Videgaray told Milenio television late Wednesday that “Mexico will under no circumstance pay for the wall that Mr. Trump is proposing.”
The wall proposal has been criticized widely and fiercely in Mexico, but the government itself has tried to avoid commenting directly on the issue until now.
Trump is leading the Republican presidential contenders and has used especially tough talk on immigration.
John McCain says he shares the same concerns as Mitt Romney about GOP front runner Donald Trump.
In a statement Thursday, the 2008 GOP nominee is pointing to the 70 Republican defense and foreign policy leaders who have raised concerns about Trump’s “uninformed and indeed dangerous statements on national security issues.”
McCain said that with threats from Russia, Iran, North Korea and terrorist movements across the Middle East and Africa, Republican voters should pay close attention to what these national security experts are saying about Trump.
McCain said voters should “think long and hard about who they want to be our next commander in chief.”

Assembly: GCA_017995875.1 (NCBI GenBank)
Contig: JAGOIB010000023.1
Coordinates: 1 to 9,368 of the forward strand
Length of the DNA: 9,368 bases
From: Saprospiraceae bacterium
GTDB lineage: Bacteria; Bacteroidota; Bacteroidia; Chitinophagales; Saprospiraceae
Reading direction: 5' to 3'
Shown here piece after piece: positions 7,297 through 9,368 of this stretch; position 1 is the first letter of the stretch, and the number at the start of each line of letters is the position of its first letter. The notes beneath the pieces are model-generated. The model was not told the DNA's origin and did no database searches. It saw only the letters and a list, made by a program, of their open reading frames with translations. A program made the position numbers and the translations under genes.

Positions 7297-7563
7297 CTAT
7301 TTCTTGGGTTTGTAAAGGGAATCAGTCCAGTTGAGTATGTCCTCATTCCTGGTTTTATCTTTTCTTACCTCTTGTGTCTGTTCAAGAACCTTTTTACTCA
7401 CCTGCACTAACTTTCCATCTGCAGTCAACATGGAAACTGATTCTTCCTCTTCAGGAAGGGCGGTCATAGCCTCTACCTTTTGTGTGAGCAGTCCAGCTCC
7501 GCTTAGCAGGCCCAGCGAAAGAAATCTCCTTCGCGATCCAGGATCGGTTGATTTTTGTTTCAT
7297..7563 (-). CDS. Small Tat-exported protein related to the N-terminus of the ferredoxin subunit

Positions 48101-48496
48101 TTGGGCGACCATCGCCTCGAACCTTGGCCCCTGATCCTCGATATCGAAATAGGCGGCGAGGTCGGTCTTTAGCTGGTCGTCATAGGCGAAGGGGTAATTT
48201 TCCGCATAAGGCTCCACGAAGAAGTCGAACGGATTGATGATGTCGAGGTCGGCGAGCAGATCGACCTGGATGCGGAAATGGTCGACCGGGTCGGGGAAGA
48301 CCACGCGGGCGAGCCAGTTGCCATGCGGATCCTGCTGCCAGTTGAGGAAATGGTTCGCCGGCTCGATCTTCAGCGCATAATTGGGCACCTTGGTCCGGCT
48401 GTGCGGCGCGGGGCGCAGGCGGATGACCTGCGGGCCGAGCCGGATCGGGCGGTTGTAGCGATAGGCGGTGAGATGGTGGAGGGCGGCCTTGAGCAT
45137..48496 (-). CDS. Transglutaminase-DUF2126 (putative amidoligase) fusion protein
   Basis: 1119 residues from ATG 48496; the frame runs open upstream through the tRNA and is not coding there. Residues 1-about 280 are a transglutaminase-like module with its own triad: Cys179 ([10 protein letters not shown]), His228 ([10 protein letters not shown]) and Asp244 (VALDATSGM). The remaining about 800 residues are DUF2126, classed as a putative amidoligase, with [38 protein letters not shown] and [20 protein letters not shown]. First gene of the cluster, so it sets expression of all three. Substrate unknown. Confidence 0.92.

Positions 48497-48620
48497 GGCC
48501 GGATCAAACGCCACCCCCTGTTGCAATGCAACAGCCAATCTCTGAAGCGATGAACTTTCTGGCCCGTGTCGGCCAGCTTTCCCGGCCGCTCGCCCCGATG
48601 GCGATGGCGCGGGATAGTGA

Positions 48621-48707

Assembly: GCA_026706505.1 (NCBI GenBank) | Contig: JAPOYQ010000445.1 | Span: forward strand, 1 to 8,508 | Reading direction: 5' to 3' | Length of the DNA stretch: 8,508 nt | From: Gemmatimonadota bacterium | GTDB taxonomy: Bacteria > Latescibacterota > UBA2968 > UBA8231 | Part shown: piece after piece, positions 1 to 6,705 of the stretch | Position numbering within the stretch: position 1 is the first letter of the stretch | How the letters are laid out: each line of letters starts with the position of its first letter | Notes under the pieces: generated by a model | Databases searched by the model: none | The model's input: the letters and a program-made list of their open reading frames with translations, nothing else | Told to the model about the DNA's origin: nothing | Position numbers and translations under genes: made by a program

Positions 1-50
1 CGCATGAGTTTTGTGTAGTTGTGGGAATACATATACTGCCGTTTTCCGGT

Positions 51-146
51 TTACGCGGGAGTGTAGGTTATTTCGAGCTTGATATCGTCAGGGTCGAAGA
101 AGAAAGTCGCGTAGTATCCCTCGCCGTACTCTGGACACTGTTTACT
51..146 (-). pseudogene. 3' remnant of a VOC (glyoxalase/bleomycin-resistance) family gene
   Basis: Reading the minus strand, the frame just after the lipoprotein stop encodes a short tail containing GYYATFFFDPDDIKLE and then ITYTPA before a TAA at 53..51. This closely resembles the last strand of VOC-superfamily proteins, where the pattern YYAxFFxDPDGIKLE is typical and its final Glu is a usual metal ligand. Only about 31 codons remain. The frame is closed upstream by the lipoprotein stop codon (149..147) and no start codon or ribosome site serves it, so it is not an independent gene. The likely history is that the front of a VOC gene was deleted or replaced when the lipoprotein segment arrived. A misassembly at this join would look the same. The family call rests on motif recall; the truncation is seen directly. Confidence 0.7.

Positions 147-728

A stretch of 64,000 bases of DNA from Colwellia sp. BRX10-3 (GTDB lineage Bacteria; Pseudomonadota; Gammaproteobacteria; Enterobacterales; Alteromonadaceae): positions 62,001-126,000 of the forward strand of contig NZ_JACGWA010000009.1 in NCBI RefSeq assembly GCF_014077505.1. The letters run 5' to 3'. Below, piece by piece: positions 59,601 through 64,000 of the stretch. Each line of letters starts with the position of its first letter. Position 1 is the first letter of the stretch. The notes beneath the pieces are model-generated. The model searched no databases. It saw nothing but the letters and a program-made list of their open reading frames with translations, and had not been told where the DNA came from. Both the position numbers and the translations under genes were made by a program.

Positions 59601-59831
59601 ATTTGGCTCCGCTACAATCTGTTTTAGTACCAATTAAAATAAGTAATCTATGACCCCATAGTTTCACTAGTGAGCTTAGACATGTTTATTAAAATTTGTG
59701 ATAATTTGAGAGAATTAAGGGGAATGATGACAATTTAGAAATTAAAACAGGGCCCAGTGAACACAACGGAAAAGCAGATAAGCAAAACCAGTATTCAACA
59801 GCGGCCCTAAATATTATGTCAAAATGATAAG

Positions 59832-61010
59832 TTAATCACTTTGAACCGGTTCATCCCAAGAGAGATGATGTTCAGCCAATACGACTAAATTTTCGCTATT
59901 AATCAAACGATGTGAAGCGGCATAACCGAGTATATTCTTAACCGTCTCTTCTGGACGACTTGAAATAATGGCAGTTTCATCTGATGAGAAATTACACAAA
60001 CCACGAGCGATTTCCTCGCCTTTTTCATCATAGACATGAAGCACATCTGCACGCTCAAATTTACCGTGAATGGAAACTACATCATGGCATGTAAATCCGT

He told reporters Monday, however, that he’d support whomever Republicans nominate for president.
Five former national fundraising chairman for Jeb Bush’s failed presidential campaign are now going to work for Texas Sen. Ted Cruz.
The Cruz campaign announced the support on Thursday. It’s another sign that more establishment Republicans are moving to back Cruz as an alternative to front runner Donald Trump.
Cruz says in a statement that support from the former Bush finance committee members comes at a pivotal time for the campaign. Cruz, who is second to Trump in delegates, argues that is now a two-person race and that Florida Sen. Marco Rubio has no viable path toward the nomination.